April 22, 2011

Wrestling With Free Speech

Freedom of speechI think that most of us can agree that free speech is important. And yet, I suspect that most of us would also agree that this freedom should not be absolute. That is, most of us recognize that an individual should not have the right to say or write absolutely anything. If you are not sure about such limits, read this and ask yourself whether a blogger should have complete freedom to incite violence against politicians. We typically recognize that the right to free speech can not be absolute and than it is a freedom that carries some important responsibilities. But once we have opened the door to placing limits on free speech, we must wrestle with their nature and extent.

We atheists tend to focus more on the costs and benefits of certain types of speech than we do on the limits of free speech and the responsibilities which such freedom demands. The never-ending "don't be a dick" debate comes to mind as an example of how our discourse focuses on the impact of certain forms of speech on others. But we also struggle with where best to set the limits. Should Fred Phelps and his clan of Christian extremists be permitted to protest funerals? What about a group of atheists picketing a church?

We tend to advocate unlimited freedom to criticize religious belief, but we are often divided on the appropriateness of such criticism extending to religious persons. After all, we do not want to engage in the same sort of bigotry with which we are often confronted. Thus, most of us are more comfortable with religious believers criticizing atheism than we are with religious believers criticizing atheists.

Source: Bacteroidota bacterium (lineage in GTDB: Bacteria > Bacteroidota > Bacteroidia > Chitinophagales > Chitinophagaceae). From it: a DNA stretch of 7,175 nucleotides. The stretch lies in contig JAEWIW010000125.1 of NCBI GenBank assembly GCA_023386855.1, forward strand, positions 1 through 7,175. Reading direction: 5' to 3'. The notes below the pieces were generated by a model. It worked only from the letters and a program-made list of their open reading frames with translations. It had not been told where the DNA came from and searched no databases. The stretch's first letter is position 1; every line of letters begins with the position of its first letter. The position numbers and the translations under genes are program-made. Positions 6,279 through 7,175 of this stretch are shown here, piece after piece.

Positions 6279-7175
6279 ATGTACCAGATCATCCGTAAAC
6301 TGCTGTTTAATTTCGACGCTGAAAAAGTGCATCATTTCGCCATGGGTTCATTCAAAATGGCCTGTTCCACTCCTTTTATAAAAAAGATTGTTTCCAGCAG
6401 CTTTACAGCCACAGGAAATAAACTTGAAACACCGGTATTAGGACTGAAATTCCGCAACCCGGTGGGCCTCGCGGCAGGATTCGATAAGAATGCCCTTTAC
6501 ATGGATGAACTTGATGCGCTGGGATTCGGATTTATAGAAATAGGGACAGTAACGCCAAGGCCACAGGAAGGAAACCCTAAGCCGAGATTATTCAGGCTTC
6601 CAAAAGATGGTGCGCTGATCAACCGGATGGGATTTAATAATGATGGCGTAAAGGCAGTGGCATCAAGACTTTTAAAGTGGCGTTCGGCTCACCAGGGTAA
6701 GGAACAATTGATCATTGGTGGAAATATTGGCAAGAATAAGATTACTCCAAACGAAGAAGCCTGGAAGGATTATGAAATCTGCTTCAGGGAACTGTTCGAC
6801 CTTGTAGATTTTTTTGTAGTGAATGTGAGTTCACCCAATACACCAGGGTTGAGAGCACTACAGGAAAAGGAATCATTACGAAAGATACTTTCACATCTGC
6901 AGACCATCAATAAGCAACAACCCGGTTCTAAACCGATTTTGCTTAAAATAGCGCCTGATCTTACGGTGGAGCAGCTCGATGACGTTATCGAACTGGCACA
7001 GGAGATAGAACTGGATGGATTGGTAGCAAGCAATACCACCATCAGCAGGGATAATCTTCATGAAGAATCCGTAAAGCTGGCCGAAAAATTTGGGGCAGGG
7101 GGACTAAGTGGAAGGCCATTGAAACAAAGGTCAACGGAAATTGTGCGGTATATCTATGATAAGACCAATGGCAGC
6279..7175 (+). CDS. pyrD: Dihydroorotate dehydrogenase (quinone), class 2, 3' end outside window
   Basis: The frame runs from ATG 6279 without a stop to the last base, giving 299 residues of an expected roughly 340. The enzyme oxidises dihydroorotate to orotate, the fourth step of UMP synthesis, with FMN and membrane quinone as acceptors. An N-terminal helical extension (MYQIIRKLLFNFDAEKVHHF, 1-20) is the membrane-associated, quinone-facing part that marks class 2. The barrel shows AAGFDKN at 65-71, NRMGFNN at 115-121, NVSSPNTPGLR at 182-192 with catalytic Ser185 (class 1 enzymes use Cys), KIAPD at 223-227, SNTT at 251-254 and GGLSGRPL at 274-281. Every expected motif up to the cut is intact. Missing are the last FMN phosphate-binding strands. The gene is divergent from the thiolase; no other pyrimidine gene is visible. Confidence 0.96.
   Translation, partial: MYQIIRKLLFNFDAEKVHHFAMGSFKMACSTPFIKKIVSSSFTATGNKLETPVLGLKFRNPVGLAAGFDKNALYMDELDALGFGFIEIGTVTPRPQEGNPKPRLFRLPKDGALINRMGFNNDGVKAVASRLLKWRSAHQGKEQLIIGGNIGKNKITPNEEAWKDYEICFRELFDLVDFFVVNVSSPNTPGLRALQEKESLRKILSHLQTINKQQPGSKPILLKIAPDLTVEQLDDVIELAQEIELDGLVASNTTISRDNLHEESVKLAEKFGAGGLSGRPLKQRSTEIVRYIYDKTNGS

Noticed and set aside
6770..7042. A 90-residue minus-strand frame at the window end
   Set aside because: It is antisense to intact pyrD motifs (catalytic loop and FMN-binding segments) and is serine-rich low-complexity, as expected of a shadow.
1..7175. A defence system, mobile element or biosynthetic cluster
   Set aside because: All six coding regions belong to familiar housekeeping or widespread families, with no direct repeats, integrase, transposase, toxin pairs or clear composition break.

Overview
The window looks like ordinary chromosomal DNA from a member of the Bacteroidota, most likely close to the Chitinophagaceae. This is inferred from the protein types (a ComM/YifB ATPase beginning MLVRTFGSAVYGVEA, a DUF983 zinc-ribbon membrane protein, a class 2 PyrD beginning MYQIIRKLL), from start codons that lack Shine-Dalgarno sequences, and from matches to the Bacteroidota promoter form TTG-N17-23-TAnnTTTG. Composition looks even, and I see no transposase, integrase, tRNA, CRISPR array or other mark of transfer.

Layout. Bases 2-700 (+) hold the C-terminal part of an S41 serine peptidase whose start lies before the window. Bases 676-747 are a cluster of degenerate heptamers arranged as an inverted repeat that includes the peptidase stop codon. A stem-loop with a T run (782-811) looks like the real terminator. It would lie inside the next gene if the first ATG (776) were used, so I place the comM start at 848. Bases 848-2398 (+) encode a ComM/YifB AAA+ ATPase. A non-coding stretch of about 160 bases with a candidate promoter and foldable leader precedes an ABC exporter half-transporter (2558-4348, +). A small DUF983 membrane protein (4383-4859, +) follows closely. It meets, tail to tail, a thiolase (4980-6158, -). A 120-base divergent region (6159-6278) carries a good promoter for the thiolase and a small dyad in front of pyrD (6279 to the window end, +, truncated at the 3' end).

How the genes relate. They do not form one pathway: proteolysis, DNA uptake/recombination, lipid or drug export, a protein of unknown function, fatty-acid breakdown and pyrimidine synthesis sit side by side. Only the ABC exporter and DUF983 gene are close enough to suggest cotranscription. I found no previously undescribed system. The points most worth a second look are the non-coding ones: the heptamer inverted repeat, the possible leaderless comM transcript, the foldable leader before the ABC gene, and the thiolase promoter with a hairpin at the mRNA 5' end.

I think it is important for us to remain vigilant about spotting hypocrisy in ourselves and our fellow atheists, and there is nothing quite like issues of free speech to highlight it. How many times have we characterized Christians as "crazy," "stupid," or "deluded" simply because they are Christians? And how many times have we condemned the bigotry of Christians when they call us "immoral," "arrogant," or "close-minded" simply because we are atheists?

For me, this isn't about civility. In fact, I worry that focusing too much on civility is going to accomplish little more than stifling needed debate. Rather, I see this as being about rationality and consistency. If I am going to do the same thing of which I am accusing the religious, then I am engaging in hypocrisy.

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